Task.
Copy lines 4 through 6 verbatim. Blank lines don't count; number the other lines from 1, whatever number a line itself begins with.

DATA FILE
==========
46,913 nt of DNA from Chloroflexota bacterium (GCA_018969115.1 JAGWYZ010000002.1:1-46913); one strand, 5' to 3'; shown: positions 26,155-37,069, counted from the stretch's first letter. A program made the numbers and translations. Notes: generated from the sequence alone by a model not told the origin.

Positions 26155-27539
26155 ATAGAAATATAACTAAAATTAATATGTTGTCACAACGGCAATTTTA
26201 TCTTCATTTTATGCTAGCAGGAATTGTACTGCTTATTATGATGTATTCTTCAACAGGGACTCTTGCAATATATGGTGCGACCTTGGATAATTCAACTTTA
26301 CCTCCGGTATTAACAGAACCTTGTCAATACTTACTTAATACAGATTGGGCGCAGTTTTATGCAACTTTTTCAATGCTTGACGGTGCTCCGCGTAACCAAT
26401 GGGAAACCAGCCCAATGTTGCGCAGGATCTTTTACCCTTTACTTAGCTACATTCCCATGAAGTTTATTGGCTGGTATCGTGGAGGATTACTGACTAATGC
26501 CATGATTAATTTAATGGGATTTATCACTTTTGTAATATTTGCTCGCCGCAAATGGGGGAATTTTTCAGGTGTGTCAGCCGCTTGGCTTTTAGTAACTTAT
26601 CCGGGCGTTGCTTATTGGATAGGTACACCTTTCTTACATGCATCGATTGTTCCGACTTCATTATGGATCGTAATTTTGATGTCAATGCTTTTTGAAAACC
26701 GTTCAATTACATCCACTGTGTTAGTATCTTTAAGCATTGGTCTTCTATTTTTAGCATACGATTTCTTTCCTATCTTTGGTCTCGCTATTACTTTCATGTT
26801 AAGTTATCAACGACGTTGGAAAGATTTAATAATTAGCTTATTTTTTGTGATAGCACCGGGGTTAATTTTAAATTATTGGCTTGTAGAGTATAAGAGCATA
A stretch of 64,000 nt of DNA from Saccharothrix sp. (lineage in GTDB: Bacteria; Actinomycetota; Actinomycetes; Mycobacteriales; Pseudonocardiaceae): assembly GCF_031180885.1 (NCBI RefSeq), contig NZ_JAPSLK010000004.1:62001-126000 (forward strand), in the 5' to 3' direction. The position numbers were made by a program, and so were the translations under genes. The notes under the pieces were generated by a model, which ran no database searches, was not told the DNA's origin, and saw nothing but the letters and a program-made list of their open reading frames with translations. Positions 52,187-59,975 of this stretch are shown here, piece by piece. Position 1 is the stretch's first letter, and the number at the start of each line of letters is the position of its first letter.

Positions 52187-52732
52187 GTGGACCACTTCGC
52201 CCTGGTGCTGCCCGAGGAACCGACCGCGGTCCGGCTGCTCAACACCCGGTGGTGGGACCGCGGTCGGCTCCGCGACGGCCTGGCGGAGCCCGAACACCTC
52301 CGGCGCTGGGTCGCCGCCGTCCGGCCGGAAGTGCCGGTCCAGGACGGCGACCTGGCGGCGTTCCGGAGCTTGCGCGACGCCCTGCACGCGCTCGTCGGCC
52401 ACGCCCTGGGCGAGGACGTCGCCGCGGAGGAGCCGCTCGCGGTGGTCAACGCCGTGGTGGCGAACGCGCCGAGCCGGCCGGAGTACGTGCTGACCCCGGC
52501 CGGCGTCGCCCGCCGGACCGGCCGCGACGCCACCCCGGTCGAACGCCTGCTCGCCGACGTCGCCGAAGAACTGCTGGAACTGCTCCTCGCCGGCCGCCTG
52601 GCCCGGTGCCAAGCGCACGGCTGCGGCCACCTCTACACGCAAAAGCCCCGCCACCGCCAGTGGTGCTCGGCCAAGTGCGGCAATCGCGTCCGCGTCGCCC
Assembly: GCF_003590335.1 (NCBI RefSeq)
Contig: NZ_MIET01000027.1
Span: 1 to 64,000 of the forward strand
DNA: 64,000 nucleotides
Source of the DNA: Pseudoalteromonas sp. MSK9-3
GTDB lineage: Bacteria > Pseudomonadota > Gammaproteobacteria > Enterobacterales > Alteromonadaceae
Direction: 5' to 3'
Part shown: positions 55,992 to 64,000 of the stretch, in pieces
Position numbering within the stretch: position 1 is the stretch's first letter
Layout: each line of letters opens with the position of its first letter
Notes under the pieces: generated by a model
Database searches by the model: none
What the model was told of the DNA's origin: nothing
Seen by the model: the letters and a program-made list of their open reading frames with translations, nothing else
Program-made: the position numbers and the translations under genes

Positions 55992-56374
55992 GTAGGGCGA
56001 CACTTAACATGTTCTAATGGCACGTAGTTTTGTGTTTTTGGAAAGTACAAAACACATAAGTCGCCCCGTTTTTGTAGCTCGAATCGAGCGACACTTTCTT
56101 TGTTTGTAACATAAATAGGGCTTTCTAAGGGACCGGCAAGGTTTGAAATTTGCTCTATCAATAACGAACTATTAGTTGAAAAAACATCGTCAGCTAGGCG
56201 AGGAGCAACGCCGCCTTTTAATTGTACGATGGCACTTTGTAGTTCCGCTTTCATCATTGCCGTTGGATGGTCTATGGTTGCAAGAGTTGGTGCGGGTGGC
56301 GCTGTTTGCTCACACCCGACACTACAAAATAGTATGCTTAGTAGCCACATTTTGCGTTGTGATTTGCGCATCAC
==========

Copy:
26201 TCTTCATTTTATGCTAGCAGGAATTGTACTGCTTATTATGATGTATTCTTCAACAGGGACTCTTGCAATATATGGTGCGACCTTGGATAATTCAACTTTA
26301 CCTCCGGTATTAACAGAACCTTGTCAATACTTACTTAATACAGATTGGGCGCAGTTTTATGCAACTTTTTCAATGCTTGACGGTGCTCCGCGTAACCAAT
26401 GGGAAACCAGCCCAATGTTGCGCAGGATCTTTTACCCTTTACTTAGCTACATTCCCATGAAGTTTATTGGCTGGTATCGTGGAGGATTACTGACTAATGC